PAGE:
Certification Updates for Red Hat OpenShift 4.11
As with every new release, it is important to stay on top of any changes that may impact how workloads run on this Kubernetes platform. In this specific case, it's worth reviewing recent changes to the default restricted Security Context Constraint (SCC) for new clusters as well as the deprecation of PodSecurityPolicy, both covered in this blog.
Along with the product release, Red Hat OpenShift certification is now available for this new version: software vendors can take advantage of our tools and services to ensure their products meet OpenShift requirements and best practices. Products certified for OpenShift get promoted on our ecosystem catalog and -if managed by an Operator or a Helm chart- via the OpenShift web console. Partners can still certify on older OpenShift versions as long as they are supported (see the life cycle policy for details), but it is always recommended to use the most recent version to be aligned with customers' upgrade cycles.
The OpenShift certification requirements remain the same as with previous releases. But we continuously improve our tools and portal to offer a great experience. This is a good opportunity to highlight some recent enhancements:
- Improvements in the detection of container dependencies in an Operator, and their certification status. Keep in mind that certification must apply to all containers used in your product, and it is a good practice to list all these images in the spec.relatedImages section of your Operator CSV.
- Identify whether a Security Context Constraint (SCC) is needed by an Operator. This information is important for customers as they assess the privileges required for a workload.
- Entries in the ecosystem catalog for products managed by Operators now include the minor versions of OpenShift that are covered. As a reminder, this is controlled by the com.redhat.openshift.versions field in the annotations.yaml file included in the Operator CSV bundle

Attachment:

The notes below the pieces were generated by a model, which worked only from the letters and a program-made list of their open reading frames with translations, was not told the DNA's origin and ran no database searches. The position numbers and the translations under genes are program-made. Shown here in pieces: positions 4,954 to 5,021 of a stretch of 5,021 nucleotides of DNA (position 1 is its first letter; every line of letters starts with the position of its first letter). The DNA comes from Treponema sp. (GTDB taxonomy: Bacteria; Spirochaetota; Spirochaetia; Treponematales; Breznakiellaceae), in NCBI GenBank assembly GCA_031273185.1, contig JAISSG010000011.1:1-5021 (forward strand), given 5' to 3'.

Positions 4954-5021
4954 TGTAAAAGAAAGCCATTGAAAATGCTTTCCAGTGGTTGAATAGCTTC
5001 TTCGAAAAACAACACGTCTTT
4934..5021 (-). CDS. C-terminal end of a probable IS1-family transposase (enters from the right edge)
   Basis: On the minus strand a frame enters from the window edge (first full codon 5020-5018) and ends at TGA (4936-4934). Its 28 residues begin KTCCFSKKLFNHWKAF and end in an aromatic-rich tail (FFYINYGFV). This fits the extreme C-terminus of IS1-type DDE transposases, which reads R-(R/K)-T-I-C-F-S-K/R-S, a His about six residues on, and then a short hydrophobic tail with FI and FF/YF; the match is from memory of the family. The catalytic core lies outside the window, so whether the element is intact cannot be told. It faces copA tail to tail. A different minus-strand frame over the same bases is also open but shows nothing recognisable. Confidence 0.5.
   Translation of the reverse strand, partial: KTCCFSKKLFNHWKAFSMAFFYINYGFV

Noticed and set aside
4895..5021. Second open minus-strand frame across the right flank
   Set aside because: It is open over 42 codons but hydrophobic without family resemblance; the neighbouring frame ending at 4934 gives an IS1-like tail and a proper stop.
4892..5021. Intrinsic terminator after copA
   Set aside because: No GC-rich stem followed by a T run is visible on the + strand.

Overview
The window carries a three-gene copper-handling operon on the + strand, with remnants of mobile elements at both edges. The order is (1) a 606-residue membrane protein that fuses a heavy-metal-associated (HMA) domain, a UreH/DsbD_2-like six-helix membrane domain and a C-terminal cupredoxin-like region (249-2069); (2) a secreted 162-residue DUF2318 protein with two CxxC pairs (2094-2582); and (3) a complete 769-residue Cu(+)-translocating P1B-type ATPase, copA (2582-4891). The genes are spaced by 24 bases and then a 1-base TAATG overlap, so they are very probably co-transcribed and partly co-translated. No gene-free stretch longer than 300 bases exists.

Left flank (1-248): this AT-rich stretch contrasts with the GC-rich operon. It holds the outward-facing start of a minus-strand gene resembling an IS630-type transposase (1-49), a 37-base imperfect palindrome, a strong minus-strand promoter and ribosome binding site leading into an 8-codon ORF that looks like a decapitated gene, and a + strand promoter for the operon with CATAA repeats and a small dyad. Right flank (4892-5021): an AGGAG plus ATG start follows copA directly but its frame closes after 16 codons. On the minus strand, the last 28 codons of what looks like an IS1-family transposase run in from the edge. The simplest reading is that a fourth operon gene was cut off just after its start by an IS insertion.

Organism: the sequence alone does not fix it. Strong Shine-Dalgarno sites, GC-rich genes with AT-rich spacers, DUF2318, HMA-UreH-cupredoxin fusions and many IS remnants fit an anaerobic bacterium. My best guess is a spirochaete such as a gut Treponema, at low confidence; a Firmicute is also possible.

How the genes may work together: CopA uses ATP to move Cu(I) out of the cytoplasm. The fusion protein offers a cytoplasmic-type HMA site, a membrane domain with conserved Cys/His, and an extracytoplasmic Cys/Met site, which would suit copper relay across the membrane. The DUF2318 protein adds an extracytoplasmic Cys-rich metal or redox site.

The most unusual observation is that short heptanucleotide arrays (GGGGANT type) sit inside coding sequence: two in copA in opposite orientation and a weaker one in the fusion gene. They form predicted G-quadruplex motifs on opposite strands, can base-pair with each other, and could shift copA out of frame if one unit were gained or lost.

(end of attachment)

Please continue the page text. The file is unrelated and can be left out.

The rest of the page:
- Operator bundle validation includes a check for Kubernetes APIs that are deprecated and therefore no longer available in OpenShift. This is currently limited to the Kubernetes version that matches the SDK being used, but we plan to expand it to check against multiple versions.
In addition to the default verification for all workloads, OpenShift certification offers specialized tests ("badges") for products providing network or storage infrastructure to Kubernetes clusters, delivered via CNI or CSI plugins. These specialized options can now be handled through the Partner Connect portal, as part of the project creation for OpenShift certification, to facilitate submitting test results and the corresponding review. Similarly, the workflow to certify cloud-native network functions (CNFs) for the Telco industry can be started using the same portal interface.
Keep in mind that you must provide the information to be used when listing your product in the ecosystem catalog. You can include a product overview, FAQs, installation tips, links to resources, and other information to promote your product's features and capabilities. This task is now highlighted as a mandatory item in the project checklist to ensure it gets completed before the certification is published
To summarize. Take this new release for a test drive, and verify the functionality of your product on it. If any of your certified components (containers, operators, Helm charts) have been updated, run them through our certification process so OpenShift users find the most recent version. Make sure you complete your product listing to be included in catalog.redhat.com, and complete the survey at the end to let us know how we can improve this process.